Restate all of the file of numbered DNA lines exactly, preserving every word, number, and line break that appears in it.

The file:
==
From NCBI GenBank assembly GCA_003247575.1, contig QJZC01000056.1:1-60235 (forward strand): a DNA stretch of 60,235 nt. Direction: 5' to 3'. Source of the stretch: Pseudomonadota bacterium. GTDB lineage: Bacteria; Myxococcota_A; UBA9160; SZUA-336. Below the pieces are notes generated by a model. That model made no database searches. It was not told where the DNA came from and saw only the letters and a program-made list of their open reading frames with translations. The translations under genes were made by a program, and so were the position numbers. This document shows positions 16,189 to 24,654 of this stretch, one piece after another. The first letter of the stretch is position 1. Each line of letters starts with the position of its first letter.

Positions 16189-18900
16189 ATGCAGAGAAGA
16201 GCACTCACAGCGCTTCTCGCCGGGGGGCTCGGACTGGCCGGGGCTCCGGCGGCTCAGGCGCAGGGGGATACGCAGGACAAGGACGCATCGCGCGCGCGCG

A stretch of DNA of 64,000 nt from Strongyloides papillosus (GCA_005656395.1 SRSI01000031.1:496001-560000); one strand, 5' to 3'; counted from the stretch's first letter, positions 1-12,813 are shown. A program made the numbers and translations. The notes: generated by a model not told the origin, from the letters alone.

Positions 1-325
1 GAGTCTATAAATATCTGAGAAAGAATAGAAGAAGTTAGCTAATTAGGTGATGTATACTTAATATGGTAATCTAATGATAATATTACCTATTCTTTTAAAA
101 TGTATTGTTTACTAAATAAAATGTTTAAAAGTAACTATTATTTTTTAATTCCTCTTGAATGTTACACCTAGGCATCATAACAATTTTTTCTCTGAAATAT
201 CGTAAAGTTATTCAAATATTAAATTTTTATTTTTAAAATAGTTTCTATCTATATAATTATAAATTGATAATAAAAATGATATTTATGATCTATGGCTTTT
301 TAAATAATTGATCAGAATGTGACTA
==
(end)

From NCBI GenBank assembly GCA_003247575.1, contig QJZC01000056.1:1-60235 (forward strand): a DNA stretch of 60,235 nt. Direction: 5' to 3'. Source of the stretch: Pseudomonadota bacterium. GTDB lineage: Bacteria; Myxococcota_A; UBA9160; SZUA-336. Below the pieces are notes generated by a model. That model made no database searches. It was not told where the DNA came from and saw only the letters and a program-made list of their open reading frames with translations. The translations under genes were made by a program, and so were the position numbers. This document shows positions 16,189 to 24,654 of this stretch, one piece after another. The first letter of the stretch is position 1. Each line of letters starts with the position of its first letter.

Positions 16189-18900
16189 ATGCAGAGAAGA
16201 GCACTCACAGCGCTTCTCGCCGGGGGGCTCGGACTGGCCGGGGCTCCGGCGGCTCAGGCGCAGGGGGATACGCAGGACAAGGACGCATCGCGCGCGCGCG

A stretch of DNA of 64,000 nt from Strongyloides papillosus (GCA_005656395.1 SRSI01000031.1:496001-560000); one strand, 5' to 3'; counted from the stretch's first letter, positions 1-12,813 are shown. A program made the numbers and translations. The notes: generated by a model not told the origin, from the letters alone.

Positions 1-325
1 GAGTCTATAAATATCTGAGAAAGAATAGAAGAAGTTAGCTAATTAGGTGATGTATACTTAATATGGTAATCTAATGATAATATTACCTATTCTTTTAAAA
101 TGTATTGTTTACTAAATAAAATGTTTAAAAGTAACTATTATTTTTTAATTCCTCTTGAATGTTACACCTAGGCATCATAACAATTTTTTCTCTGAAATAT
201 CGTAAAGTTATTCAAATATTAAATTTTTATTTTTAAAATAGTTTCTATCTATATAATTATAAATTGATAATAAAAATGATATTTATGATCTATGGCTTTT
301 TAAATAATTGATCAGAATGTGACTA